Canadian Tribute to Human Rights, Ottawa

2.4
#277 of 391 in Things to do in Ottawa
The Canadian Tribute to Human Rights, also known as the Human Rights Monument, is a monumental sculpture located at the corner of Lisgar and Elgin streets in Ottawa, Ontario, Canada. It was designed by Montreal artist and architect Melvin Charney and unveiled by Tenzin Gyatso, the fourteenth Dalai Lama, on September 30, 1990.
The location of the Monument, immediately adjacent to Ottawa City Hall and close to the Parliamentary precinct, combined with its dedication to human rights, has led to it becoming the focus for a wide range of demonstrations by groups including anti-racism and anti-poverty activists, as well as those protesting international human rights issues.
Standing over thirty feet high and constructed of red granite and concrete, the Monument's red granite facade bears the text of the first sentence of Article One of the United Nations Universal Declaration of Human Rights: "All human beings are born free and equal in dignity and rights - Tous les êtres humains naissent libres et egaux en dignité et en droits." The words "Equality,” "Dignity,” and "Rights” - in English and French – are etched on granite plaques and carried by anthropomorphic figures behind the façade. They also appear on granite plaques within the Monument, known as the House of Canada, in 73 Indigenous languages found in Canada.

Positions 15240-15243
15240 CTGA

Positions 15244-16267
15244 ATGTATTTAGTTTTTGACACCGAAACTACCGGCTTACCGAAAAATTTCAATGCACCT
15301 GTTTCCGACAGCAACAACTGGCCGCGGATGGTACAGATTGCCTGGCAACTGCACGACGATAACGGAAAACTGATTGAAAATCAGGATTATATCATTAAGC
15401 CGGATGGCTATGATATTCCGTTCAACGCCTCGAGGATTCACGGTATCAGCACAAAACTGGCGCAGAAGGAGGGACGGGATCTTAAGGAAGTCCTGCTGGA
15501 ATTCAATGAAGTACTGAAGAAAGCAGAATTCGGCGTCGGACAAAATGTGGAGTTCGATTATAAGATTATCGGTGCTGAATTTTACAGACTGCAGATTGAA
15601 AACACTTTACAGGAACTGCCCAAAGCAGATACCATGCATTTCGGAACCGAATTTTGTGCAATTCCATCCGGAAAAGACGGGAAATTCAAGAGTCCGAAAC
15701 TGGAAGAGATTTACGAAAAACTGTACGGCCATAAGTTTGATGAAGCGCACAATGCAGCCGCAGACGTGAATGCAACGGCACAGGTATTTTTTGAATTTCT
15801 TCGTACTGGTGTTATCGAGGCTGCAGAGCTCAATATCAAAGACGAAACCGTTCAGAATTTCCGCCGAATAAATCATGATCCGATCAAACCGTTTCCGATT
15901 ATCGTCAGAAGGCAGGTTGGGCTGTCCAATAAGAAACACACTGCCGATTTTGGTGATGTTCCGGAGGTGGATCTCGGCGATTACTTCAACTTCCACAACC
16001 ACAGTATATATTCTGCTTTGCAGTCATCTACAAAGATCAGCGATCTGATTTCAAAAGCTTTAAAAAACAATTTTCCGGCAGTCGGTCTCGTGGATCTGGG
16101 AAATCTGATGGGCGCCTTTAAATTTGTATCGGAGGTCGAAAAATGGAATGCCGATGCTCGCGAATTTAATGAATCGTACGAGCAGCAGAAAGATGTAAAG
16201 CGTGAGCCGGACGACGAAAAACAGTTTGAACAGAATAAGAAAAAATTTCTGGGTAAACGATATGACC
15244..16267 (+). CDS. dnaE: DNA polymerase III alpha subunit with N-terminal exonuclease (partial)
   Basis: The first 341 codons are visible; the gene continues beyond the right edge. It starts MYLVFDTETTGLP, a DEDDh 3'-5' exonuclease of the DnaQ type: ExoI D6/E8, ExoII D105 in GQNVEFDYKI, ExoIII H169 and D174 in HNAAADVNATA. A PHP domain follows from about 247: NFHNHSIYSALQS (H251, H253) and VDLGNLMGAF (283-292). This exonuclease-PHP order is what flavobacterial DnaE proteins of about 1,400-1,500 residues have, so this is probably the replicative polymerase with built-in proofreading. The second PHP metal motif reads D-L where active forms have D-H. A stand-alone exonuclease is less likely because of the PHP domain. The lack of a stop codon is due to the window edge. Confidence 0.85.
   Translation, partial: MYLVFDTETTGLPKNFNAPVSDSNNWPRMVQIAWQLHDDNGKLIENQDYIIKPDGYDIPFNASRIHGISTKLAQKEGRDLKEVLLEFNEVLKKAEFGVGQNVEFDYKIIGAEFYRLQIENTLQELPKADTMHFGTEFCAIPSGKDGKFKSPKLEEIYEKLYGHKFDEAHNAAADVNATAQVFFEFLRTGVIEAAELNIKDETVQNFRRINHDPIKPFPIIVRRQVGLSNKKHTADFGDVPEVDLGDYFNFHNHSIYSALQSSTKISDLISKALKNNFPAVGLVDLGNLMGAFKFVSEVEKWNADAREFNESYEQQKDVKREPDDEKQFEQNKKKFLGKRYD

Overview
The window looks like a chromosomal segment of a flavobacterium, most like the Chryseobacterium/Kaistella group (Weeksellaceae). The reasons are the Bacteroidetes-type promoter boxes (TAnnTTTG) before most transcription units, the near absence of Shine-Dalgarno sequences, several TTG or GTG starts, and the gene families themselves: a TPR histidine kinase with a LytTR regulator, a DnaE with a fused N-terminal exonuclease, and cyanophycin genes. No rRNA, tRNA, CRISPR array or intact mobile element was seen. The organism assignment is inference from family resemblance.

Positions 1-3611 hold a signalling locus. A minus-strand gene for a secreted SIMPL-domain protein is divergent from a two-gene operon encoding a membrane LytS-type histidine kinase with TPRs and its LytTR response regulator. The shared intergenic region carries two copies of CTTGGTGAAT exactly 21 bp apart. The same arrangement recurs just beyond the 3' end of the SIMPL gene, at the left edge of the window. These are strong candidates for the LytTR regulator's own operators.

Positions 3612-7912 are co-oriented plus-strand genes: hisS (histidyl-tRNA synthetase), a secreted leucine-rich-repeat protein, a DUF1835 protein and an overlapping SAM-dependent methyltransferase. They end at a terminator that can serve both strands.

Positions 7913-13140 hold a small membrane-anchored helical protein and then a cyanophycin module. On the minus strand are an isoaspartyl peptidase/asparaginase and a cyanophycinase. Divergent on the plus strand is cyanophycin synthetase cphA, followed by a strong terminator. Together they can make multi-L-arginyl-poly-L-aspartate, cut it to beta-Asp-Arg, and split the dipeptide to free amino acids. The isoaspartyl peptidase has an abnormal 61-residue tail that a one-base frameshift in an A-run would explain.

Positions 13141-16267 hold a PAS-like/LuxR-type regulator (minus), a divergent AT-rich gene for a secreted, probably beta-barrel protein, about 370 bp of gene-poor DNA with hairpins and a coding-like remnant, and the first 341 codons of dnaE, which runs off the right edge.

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Canadian Tribute to Human Rights Reviews
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TripAdvisor Traveler Rating 3.5
17 reviews
Google
4.2
TripAdvisor
  • Walking from our Hotel along Elgin St into the city centre you couldn't fail to notice this strange design monument, not really sure what its trying to convey but its worth noticing.  more »
  • This is a monument you can see in Elgin street, coming from the Parliament. If you go fast, you don’t even realize you’ve crossed with it. That said, it is an assembly of rocks and has to phrase...  more »
Google
  • Excellent memorial, good central location. Worth checking out if in the area.
  • Brutalist architecture. One of the preferred sites of protests in the city.
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